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Pink is the new green: Hydrogen’s role at the Sizewell C nuclear plant in the UK

Pink is the new green: Hydrogen’s role at the Sizewell C nuclear plant in the UK

One of the most promising characteristics of hydrogen is that it can be produced through a range of different energy pathways. This allows hydrogen to be created in tangent with already established energy applications.

Many couple hydrogen production with a range of renewable energy sources, such as hydro plants, wind and solar energy, which can all be used to create the cleanest hydrogen variant of them all – green hydrogen. However, according to the International Atomic Energy Agency (IAEA), one of the most promising methods of creating hydrogen is through nuclear energy.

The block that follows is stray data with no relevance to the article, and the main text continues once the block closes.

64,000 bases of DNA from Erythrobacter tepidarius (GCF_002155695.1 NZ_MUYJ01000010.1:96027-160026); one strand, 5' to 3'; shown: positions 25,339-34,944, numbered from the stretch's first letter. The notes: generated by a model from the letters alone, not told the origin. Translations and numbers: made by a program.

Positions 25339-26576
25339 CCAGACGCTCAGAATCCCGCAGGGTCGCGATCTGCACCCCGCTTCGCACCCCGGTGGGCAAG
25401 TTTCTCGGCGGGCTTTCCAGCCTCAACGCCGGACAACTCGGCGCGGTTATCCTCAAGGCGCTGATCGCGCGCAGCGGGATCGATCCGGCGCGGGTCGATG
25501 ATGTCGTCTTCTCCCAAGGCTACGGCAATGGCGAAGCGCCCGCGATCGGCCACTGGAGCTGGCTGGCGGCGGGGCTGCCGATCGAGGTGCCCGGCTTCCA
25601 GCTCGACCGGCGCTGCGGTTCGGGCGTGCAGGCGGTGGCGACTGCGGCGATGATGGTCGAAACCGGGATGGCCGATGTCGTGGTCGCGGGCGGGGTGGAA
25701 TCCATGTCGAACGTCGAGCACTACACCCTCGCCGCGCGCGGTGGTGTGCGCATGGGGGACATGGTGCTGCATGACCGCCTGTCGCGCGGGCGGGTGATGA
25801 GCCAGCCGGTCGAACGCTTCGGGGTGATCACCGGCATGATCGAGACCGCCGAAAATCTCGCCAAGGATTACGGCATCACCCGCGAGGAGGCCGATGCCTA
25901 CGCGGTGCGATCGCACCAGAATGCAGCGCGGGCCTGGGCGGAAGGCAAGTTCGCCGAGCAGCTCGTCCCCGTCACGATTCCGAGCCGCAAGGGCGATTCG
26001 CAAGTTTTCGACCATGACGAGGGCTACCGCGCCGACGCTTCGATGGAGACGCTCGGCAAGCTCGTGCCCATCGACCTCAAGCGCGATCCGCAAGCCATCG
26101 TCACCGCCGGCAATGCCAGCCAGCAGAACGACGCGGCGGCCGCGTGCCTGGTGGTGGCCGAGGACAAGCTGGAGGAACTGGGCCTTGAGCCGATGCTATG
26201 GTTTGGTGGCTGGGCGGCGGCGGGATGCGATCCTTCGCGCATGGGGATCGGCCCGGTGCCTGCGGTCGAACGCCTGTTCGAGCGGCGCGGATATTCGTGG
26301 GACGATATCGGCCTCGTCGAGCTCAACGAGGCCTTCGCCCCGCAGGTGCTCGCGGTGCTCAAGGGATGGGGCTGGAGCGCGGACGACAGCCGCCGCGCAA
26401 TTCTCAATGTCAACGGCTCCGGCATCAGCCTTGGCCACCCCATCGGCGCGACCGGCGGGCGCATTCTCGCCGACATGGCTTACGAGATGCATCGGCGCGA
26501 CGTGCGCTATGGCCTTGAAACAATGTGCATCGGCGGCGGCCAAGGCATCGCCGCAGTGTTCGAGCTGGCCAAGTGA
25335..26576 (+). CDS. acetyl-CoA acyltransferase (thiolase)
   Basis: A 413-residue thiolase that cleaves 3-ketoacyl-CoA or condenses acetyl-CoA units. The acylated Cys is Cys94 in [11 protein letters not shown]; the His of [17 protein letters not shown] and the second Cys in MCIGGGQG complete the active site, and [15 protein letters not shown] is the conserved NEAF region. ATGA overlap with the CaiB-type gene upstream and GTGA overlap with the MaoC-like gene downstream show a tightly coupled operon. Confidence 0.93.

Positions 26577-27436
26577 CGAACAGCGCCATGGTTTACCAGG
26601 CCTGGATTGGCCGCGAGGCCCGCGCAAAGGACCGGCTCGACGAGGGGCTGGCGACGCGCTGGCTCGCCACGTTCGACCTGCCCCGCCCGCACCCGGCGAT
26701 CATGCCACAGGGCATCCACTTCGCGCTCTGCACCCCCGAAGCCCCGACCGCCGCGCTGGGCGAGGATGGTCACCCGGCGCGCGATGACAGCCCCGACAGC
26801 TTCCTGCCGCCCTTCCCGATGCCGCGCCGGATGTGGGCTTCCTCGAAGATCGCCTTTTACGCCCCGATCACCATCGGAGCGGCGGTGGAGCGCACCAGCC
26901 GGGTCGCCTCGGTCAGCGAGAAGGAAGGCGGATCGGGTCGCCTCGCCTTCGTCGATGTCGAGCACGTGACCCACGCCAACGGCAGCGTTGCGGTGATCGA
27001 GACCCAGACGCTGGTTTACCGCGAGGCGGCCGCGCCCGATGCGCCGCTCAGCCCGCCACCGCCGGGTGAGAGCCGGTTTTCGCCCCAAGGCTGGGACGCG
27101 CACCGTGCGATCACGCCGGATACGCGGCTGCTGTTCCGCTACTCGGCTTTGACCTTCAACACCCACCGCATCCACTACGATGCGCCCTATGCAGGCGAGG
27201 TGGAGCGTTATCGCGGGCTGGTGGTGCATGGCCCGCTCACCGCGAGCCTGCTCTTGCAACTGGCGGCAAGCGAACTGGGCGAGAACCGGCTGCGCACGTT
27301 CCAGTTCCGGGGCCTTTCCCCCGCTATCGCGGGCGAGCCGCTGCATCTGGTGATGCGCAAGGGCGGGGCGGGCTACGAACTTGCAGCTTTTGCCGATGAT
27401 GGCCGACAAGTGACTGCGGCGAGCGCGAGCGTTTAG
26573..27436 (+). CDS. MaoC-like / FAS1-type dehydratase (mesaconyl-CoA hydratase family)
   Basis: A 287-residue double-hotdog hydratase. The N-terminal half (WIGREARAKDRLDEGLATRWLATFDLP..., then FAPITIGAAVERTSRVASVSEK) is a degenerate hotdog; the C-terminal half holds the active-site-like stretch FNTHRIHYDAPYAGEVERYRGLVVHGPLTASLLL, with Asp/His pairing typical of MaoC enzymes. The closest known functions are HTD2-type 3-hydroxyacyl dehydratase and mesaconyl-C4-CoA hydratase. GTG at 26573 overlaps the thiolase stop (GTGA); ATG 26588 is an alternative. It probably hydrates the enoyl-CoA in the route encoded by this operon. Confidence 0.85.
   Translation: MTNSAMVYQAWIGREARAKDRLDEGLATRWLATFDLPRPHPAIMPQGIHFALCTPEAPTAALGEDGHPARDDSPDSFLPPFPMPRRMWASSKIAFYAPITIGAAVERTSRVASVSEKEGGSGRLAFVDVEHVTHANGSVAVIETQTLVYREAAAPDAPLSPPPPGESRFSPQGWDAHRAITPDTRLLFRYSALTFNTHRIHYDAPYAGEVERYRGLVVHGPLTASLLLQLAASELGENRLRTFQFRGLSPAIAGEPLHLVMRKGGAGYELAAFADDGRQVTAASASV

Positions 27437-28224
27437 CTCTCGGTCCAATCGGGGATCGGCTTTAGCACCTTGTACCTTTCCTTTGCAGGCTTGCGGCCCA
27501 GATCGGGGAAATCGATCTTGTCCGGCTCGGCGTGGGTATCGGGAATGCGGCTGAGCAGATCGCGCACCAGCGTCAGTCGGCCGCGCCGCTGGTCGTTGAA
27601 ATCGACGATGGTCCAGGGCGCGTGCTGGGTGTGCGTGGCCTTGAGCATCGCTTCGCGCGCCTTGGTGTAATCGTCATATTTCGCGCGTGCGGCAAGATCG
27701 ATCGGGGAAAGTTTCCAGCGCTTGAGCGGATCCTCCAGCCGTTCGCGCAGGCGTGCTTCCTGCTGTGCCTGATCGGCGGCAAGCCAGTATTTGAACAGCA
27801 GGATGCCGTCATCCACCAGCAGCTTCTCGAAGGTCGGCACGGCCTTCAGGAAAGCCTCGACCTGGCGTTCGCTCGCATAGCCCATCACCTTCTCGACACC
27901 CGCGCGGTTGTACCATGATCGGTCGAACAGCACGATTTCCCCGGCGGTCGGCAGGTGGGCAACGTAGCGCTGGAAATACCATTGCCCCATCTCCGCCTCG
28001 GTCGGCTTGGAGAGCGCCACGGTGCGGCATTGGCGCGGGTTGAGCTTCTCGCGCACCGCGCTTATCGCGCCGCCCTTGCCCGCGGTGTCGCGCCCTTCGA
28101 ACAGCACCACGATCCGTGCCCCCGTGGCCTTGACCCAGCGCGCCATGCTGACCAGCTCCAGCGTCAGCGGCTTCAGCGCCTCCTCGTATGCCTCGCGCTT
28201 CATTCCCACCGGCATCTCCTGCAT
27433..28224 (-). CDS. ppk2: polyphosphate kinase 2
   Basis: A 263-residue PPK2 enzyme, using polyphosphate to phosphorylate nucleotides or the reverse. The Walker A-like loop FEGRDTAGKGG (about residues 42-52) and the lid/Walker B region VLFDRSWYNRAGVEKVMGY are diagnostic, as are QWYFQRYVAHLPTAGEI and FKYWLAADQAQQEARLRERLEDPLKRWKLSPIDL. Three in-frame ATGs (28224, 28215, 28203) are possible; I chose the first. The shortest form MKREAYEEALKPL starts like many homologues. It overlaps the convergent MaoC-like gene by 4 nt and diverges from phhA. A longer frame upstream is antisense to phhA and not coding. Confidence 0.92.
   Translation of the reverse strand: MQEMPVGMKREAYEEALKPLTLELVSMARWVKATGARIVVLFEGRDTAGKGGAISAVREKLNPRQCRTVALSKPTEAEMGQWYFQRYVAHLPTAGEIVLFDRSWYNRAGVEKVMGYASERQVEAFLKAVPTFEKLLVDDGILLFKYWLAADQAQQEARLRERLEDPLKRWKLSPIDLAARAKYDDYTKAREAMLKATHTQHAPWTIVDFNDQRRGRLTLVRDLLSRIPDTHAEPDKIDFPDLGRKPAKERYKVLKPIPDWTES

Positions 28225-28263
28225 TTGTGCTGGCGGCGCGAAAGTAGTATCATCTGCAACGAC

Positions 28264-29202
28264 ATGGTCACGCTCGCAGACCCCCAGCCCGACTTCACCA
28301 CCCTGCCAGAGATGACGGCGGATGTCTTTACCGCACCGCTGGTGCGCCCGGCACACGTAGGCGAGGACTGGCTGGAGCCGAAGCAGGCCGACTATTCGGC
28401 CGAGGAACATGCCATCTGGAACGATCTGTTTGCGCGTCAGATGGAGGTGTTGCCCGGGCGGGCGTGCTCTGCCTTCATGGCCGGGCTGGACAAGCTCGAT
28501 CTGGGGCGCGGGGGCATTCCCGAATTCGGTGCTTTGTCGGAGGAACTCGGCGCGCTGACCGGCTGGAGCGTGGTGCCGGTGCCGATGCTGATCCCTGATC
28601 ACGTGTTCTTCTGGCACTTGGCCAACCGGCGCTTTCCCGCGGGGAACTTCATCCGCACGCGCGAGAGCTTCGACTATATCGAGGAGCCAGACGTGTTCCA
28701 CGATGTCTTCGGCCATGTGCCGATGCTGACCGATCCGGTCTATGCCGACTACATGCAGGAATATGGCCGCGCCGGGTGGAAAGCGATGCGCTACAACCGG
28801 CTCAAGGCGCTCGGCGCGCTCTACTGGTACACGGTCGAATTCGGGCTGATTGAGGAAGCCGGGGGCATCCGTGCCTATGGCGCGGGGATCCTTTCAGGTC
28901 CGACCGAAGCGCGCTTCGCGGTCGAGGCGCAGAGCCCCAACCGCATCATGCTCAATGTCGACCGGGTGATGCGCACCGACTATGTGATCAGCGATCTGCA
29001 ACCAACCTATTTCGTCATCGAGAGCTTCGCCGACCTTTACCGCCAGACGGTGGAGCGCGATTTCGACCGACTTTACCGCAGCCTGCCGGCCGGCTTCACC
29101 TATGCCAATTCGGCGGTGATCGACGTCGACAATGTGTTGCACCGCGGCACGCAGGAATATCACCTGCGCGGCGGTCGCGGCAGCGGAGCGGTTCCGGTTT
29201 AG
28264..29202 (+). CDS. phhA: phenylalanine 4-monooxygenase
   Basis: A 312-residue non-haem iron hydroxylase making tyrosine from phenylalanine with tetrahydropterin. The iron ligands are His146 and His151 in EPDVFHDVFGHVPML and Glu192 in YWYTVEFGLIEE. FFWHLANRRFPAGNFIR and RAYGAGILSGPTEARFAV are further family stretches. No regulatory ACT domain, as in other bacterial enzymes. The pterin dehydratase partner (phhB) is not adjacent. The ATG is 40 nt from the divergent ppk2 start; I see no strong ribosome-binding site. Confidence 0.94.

Nuclear energy contains all the correct credentials to mass produce hydrogen through electrolysis. Not only does it produce steam which can be utilised within an electrolyser for the production of hydrogen, but the vast amounts of energy from the nuclear reactor can itself provide significant energy to power the electrolyser. The resulting product from the nuclear-powered electrolyser is a unique variant – pink hydrogen.

Because nuclear plants already contain the right conditions for mass producing hydrogen, companies and governments around the world are funding research into this production method which could significantly impact the hydrogen market with it able to cope with the rising demands.

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